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Amid economic uncertainty and a surge of new apartment supply, this year’s peak rental season was less competitive compared with 2022, according to RentCafe’s latest Rental Market Competitiveness Report.

The report found that fewer renters competed for a vacant apartment—10 renters per unit this year compared with 15 last year. Occupancy also was slightly lower at 94% versus last year’s 95%, and apartments stayed on the market longer—37 days versus 32 days last year.

RentCafe analyzed 139 markets for the peak rental season, looking at five metrics that impact a location’s competitivity, including occupancy rate; vacant days; prospective renters per vacant unit; renewal lease rate; and the share of new apartments. The national Rental Competitivity Index score was 60, which means the apartment market is moderately competitive.

Miami topped the list as the most competitive apartment market for the second consecutive summer. With an occupancy rate of 97.1%, the market saw a record 25 renters competing for a vacant unit. In addition, 73% of renters renewed their leases during the peak rental season despite an increase of 1.04% in newly built apartments.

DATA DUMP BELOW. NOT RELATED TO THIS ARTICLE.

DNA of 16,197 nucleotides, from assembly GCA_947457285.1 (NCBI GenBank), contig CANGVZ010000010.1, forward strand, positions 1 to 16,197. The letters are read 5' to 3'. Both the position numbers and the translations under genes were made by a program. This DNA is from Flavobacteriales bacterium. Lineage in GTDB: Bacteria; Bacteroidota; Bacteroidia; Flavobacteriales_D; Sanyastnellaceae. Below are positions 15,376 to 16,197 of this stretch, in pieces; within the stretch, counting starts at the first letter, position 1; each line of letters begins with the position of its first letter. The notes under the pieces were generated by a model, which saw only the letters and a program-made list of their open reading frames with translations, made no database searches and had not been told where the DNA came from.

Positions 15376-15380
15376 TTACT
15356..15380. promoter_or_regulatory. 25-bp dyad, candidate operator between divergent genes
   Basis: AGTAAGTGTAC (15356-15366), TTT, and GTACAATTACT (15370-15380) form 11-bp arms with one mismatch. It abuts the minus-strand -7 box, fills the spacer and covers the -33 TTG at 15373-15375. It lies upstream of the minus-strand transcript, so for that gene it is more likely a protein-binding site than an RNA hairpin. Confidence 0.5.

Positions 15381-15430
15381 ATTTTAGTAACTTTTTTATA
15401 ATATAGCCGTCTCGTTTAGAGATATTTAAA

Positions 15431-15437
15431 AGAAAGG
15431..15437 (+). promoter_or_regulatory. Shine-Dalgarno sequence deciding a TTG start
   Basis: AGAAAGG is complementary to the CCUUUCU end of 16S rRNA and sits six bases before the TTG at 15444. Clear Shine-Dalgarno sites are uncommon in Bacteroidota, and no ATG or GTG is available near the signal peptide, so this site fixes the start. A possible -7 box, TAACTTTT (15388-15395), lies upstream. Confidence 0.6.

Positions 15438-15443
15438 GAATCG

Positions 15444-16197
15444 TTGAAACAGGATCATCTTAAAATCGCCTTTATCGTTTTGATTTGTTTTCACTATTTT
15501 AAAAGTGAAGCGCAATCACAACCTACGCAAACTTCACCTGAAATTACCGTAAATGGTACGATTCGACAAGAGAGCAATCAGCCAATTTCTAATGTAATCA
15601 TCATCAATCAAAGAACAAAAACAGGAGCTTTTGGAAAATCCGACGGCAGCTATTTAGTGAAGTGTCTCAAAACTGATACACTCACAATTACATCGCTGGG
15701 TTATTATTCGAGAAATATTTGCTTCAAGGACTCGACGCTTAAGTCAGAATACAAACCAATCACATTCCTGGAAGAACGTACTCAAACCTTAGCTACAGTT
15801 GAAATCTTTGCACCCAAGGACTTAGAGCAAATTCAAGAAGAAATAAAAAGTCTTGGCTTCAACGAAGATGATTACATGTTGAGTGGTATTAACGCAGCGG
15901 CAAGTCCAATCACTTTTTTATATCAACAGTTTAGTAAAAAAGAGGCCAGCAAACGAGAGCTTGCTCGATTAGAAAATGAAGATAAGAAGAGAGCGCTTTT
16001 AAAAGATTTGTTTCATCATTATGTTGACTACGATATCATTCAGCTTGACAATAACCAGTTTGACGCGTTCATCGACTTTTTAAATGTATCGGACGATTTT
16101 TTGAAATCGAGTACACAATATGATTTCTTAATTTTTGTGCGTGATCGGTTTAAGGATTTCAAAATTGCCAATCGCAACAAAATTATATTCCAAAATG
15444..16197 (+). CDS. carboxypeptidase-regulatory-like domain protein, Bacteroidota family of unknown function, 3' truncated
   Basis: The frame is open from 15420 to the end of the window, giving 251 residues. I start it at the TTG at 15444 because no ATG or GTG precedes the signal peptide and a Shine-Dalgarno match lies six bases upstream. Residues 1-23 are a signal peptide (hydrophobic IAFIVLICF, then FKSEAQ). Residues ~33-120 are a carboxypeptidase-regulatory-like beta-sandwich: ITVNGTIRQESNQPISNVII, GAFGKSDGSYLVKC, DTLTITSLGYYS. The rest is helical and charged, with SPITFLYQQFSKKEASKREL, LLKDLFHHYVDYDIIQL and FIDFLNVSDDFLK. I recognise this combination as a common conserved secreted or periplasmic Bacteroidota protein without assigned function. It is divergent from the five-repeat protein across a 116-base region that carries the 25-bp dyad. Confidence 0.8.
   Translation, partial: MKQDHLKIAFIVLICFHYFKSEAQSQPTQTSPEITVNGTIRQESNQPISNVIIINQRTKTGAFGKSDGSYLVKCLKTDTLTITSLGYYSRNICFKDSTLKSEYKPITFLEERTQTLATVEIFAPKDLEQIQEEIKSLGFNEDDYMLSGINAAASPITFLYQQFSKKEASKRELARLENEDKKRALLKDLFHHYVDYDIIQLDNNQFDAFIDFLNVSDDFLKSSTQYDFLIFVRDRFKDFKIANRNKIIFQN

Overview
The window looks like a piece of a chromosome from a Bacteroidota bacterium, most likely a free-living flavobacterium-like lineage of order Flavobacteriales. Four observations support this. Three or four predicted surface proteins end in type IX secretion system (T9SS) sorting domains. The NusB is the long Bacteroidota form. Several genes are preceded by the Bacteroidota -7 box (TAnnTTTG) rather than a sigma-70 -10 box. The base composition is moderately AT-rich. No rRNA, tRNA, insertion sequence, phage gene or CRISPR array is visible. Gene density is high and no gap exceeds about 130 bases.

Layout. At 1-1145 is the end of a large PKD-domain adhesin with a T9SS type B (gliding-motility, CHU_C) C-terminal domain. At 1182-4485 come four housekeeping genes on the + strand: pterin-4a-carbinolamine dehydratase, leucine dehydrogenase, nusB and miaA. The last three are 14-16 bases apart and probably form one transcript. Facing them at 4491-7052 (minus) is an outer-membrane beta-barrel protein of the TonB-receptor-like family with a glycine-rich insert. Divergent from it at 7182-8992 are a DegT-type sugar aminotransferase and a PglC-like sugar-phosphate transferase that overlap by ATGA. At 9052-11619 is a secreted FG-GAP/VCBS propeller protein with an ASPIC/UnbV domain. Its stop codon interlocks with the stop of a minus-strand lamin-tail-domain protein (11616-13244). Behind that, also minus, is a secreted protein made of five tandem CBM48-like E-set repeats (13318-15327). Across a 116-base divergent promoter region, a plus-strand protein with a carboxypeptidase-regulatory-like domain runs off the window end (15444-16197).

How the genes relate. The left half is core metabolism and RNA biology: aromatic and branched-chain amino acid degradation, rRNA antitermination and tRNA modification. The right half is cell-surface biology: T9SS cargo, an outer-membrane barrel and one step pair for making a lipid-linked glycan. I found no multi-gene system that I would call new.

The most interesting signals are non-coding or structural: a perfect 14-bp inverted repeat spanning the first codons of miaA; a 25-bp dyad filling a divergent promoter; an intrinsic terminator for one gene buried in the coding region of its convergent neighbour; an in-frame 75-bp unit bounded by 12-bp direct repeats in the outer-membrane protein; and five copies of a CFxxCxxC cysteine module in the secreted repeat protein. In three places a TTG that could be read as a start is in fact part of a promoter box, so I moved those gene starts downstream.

The Midwest took three of the top five spots, with Milwaukee jumping from No. 7 to the second hottest market. The market, with just 4% of apartments available, had 16 renters vying for each unit. Apartments also were occupied within 30 days. Suburban Chicago and Grand Rapids, Michigan, were ranked as the fourth and fifth most competitive markets, respectively, on the list.

Coming in at No. 3 was North New Jersey, the hottest renting locale in the Northeast. The occupancy rate was at 96.3% during peak rental season, with 71.4% of renters renewing their leases. On average, RentCafe found that available units were occupied within 34 days, with 15 prospective renters competing for each vacant apartment.

Also notable in the Northeast is New York’s post-pandemic recovery. Manhattan, No. 13, has joined the top 20 hottest markets for the first time in almost two years. With an occupancy rate of 94.7% and zero new apartments opened recently, 66% of renters renewed their leases during peak season. Nine renters vied for each vacant unit, which became occupied within 38 days, on average.

Brooklyn came in at No. 11. Two-thirds of renters decided to stay put this summer, leading to an occupancy rate of 96.1%. The average vacant apartment was filled within 38 days, with nine people competing for it.

On the West Coast, San Diego has surpassed Orange County as the Golden State’s hottest rental market. It had 96% occupancy, 51.3% of renters who renewed, 17 prospective renters per unit, and an average of 33 days for vacant apartments to be filled.